Reflections on the April 2020 BLS Report

By

Today, the U.S. Bureau of Labor Statistics released its Employment Situation report for April 2020. This release was expected to show the substantial hit on the economy caused by COVID-19 and that’s exactly what we see.  

Overall, total employment fell by 20.5 million in April, and the unemployment rate rose to 14.7%This unemployment rate is a 10.3% increase since the March report – the largest over-the-month increase since the BLS started tracking in 1939 and has brought unemployment to its highest level since February 2011. These drastic changes are a direct result of the Coronavirus and the United States’ attempts to prevent its spread. 

Unemployment graphs from BLS employment situation April 2020Graphs from BLS Employment Situation Report

As Americans spent the entire month of April under varying degrees of stay-at-home orders placed by local and state governments, and ‘nonessential’ businesses were forced to remain closedconsumer spending saw an unprecedented decline.  

Industries hardest hit by these containment measures are restaurants, retail stores, travel, and entertainment services. This is shown in the data as most losses were seen most prominently in leisure and hospitality (-7.7 million jobs, about 47%), with the greatest losses specifically in food services and drinking places (-5.5 million positions). Employment also fell drastically in the arts, entertainment, and recreation industry (-1.3 million) and in the accommodation industry (-839,000).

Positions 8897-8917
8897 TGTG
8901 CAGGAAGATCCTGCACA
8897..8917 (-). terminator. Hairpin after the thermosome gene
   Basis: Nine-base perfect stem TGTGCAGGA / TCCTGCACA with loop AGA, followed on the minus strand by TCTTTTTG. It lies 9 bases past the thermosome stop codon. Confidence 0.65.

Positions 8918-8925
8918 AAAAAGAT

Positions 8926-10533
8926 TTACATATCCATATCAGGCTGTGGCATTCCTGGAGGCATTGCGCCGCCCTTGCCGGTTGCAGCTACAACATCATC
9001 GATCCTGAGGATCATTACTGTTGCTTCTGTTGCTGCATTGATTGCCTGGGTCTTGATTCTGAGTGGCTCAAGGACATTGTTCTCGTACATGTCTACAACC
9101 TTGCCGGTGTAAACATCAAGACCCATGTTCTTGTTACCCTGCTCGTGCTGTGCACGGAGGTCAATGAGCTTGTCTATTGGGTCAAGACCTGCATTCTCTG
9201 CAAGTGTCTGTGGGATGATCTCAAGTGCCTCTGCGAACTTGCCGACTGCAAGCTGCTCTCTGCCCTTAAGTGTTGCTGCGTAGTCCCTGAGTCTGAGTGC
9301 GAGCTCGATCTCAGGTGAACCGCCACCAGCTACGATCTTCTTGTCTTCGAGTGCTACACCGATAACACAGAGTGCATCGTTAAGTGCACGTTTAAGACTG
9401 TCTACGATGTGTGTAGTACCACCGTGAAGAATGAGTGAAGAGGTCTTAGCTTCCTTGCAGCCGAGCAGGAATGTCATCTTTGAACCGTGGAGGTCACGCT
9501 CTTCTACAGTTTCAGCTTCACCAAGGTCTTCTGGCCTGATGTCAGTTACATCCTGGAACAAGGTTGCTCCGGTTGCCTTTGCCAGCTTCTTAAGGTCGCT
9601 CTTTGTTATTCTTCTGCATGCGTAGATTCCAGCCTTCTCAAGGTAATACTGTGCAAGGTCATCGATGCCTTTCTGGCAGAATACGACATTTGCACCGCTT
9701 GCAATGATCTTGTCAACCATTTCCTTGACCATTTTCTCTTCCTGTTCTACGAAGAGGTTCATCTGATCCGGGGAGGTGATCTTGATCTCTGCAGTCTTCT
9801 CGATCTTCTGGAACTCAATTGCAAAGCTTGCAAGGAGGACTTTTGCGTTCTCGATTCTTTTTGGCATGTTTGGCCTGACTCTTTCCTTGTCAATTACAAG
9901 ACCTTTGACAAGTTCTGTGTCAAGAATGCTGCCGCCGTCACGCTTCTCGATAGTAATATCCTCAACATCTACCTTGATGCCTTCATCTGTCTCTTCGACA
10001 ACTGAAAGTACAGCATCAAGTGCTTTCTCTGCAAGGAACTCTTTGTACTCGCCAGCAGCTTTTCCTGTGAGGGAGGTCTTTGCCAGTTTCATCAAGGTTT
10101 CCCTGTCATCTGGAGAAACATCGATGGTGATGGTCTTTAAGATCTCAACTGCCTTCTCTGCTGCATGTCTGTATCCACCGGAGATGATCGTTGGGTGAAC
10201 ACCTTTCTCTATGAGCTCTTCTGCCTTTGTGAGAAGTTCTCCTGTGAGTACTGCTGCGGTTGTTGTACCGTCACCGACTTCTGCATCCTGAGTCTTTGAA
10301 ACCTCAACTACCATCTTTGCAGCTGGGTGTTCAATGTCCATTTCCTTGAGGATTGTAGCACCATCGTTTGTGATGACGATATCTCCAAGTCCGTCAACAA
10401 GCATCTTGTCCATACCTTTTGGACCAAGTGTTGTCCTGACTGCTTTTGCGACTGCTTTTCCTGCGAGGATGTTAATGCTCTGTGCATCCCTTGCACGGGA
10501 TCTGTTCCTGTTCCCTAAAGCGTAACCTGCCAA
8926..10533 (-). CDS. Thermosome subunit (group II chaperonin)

In hiring, with unemployment numbers climbing drastically, we would expect to see job searches steadily climbing as well. However, Talroo Insights™  data for April has actually continued to show less job seeker activity. This is likely a result of increased unemployment wages, the stimulus checks sent to Americans, and continued attempts to socially distance. 

In May, we are seeing many states begin to let stay-at-home orders expire and ‘nonessential’ businesses reopen. As businesses begin to resume operations, we expect to see some furloughed and laid off workers return to their jobs, and weekly joblessness rates to continue to slow. Our Insights™ data has already shown a slight reversal in job seeker activity this month as more people are ready to get back to work. 

What happens next though will depend greatly on whether reopening leads to a spike in COVID-19 cases, potentially forcing another round of stay-at-home orders. Only time will tell.  

Topics: Recruiting Industry

Updated May 8, 2020